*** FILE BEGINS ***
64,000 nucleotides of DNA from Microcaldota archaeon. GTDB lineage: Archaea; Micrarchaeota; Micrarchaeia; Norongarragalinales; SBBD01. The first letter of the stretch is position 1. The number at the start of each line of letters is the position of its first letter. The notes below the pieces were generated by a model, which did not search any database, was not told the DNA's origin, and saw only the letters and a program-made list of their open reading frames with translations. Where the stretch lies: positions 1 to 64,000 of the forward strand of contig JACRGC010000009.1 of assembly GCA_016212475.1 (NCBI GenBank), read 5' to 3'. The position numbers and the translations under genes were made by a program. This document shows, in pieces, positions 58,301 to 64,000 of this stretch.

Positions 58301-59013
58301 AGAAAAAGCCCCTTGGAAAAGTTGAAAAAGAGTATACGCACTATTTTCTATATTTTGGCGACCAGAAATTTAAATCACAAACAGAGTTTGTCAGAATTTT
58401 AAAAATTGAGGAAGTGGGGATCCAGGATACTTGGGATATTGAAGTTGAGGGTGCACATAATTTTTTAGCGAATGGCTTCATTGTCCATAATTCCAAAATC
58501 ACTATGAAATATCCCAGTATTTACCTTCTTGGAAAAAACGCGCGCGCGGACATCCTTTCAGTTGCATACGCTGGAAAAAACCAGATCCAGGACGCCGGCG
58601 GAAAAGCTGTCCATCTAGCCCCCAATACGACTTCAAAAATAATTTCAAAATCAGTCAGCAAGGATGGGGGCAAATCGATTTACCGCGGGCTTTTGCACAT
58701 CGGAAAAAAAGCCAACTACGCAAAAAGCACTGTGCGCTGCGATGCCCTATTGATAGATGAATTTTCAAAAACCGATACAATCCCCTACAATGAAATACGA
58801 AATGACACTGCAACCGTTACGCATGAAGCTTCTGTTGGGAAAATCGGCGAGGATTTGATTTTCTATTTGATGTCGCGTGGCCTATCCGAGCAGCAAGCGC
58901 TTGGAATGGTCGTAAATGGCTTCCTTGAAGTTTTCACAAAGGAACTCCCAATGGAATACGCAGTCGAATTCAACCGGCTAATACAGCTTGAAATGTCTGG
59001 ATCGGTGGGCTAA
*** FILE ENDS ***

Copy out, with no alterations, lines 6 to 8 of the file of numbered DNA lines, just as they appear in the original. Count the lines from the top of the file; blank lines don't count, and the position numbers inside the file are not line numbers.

58601 GAAAAGCTGTCCATCTAGCCCCCAATACGACTTCAAAAATAATTTCAAAATCAGTCAGCAAGGATGGGGGCAAATCGATTTACCGCGGGCTTTTGCACAT
58701 CGGAAAAAAAGCCAACTACGCAAAAAGCACTGTGCGCTGCGATGCCCTATTGATAGATGAATTTTCAAAAACCGATACAATCCCCTACAATGAAATACGA
58801 AATGACACTGCAACCGTTACGCATGAAGCTTCTGTTGGGAAAATCGGCGAGGATTTGATTTTCTATTTGATGTCGCGTGGCCTATCCGAGCAGCAAGCGC